Gitlab Issues is a free tool built into Gitlab Cloud and Community Editions that makes it easier to track software development progress. It supports many of the same features as competitors like Jira, while being easier to use.
If you’ve used Jira, Trello, or other Kanban-based organization software, you’ll find Gitlab Issues to be quite familiar. However, it has a lot of features that set it apart from Jira.
Like Jira, you can create individual issues, assign them to people, and link them to other issues (though, linking issues isn’t available in Gitlab’s FOSS version). The concept of “Epics” is here, named “Milestones.” Issues can be assigned to a milestone, and used to track progress of major features. “Epics” are actually available in Gitlab’s Ultimate edition, but they share many of the same features as Milestones, which are free for everyone.
The primary organizational tool used by Gitlab issue are Kanban boards, very similar to Jira and Trello’s implementation. You can create multiple boards, and switch between them quickly using the dropdown on the main page. Within these board, you can create individual cards.
Gitlab’s boards function a bit differently from Jira’s. In Jira, and issue can be assigned to an Epic, linked to other issues, have child issues created underneath it, and be placed in a specific list.
In Gitlab Issues, issues can have multiple “labels” at once. Each list in the Kanban board is actually just a collection of all cards that have that label.
Of course, labels don’t need to have a list associated with them, and can simply function as additional tags you can apply to issues. For an example of what this looks like in practice, you can check out Gitlab’s personal issues board, which is quite full:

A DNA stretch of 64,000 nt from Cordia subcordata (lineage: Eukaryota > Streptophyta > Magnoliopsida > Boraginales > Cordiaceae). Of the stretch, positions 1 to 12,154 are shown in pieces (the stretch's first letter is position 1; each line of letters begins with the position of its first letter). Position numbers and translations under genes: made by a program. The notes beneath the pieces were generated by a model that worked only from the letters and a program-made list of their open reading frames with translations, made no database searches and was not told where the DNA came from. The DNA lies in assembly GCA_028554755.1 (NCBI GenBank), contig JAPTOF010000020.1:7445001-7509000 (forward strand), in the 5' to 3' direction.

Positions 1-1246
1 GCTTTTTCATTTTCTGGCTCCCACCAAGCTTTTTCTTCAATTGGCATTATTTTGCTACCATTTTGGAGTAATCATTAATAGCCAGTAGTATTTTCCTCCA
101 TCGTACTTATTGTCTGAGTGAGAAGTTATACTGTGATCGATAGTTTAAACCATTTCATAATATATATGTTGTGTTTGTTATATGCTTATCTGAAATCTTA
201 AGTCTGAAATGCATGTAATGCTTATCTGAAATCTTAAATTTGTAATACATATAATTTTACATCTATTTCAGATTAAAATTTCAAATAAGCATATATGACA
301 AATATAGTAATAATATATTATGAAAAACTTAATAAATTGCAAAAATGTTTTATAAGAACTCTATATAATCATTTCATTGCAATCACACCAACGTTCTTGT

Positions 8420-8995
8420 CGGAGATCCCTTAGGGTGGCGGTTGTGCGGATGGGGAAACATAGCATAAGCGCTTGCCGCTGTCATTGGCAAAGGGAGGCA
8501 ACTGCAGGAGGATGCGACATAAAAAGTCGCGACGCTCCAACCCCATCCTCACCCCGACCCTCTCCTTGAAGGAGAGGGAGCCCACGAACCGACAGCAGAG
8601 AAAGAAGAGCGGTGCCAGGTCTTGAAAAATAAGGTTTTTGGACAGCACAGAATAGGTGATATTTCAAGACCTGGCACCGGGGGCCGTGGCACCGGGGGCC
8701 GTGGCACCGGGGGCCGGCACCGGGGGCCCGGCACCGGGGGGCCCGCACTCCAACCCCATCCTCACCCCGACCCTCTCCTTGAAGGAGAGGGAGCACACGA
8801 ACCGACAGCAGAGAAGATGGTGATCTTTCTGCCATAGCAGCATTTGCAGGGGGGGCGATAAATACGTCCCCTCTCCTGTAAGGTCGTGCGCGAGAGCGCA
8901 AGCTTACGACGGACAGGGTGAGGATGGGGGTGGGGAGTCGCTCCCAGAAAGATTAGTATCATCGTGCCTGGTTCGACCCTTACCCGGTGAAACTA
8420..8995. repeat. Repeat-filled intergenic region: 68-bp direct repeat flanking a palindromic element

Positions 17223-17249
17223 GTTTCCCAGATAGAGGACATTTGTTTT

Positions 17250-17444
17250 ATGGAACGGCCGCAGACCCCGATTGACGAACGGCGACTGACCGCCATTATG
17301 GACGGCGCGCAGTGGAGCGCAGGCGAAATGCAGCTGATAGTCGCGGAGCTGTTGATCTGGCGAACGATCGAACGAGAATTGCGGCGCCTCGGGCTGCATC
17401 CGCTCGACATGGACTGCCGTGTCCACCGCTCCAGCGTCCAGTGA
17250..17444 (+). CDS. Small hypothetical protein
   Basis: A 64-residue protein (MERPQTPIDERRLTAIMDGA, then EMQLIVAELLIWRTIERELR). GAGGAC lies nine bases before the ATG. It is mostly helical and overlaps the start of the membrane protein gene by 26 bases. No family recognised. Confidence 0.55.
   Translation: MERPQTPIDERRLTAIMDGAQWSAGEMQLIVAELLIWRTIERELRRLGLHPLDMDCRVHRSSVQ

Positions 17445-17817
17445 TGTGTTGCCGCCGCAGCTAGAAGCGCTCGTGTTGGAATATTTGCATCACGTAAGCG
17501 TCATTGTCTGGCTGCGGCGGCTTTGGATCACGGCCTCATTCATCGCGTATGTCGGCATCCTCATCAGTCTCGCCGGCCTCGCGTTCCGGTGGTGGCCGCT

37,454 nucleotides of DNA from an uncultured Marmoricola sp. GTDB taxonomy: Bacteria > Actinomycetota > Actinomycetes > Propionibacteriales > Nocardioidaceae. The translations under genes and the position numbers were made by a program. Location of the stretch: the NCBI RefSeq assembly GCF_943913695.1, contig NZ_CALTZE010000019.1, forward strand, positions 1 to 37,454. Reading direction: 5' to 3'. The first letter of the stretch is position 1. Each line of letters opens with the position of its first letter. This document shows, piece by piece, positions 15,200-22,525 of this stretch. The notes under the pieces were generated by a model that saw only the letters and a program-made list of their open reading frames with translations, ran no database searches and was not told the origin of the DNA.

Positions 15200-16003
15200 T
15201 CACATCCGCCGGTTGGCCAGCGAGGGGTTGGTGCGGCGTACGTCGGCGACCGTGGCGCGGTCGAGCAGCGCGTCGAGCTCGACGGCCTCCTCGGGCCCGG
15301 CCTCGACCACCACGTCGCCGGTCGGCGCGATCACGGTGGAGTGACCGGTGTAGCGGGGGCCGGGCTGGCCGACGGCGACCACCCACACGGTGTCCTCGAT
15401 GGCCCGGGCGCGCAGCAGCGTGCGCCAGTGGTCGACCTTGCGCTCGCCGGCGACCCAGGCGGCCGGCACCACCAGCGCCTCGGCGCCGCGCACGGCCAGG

While it can look like a mess, this has its upsides. Issues can be searched for quite easily, allowing members to focus on particular areas of development using the same lists and systems you have in place for the board as a whole. Searching by label, milestone, and weight are supported.
Plus, if you really can’t stand all the color, there’s an option to toggle it off from the main board page.
To add a new list, you’ll need to create a label. Click “Add List,” and select “Create Project Label.”
This will bring up a dialog where you’re free to name the label and give it a color code.
This will add a new list to your board. If you just want to add labels, or edit the description of labels, you can do so from the “Labels” tab in the sidebar.
If you decide that you would like to add a list for the label after all, you can do so. A new list will be created, and all existing issues with that label will also show up in the new list.
This applies to every issue with multiple labels—if there are lists for two or more labels the issue belongs to, the issue will be “duplicated” into both lists. Once you move the issue to “Done,” all the duplicates will disappear.
If you click on an issue, you’ll be brought to that issue’s page. Here, you can comment and discuss the issue much like you would on Github. You can create a merge request from here as well.
In the sidebar, you’ll find settings for changing the issue’s metadata, such as the labels, milestones, due dates, and assignees.
Importing Issues from Jira
If you’re already using Jira, and want to make the switch to Gitlab Issues, you can export all of your issues from Jira and import them into Gitlab.
From Jira’s main menu, click “Issues And Filters” and find “All Issues.” This will display a list of every issue, which you can filter further if you’d like. Click the “Export” button in the top right-hand corner, and choose “Export Excel CSV (all fields)”
This will download a CSV file containing all of your issues and their related info.
You can import this into Gitlab under the “Issues” tab, by pressing the “Import CSV” button in the top right menubar.
Gitlab will import all your issues, which may take a while, depending on how many you have. It will send you an email once it’s done though.
The switch won’t be entirely seamless, as you’ll probably have to do a lot of reorganizing, but you won’t be starting from scratch.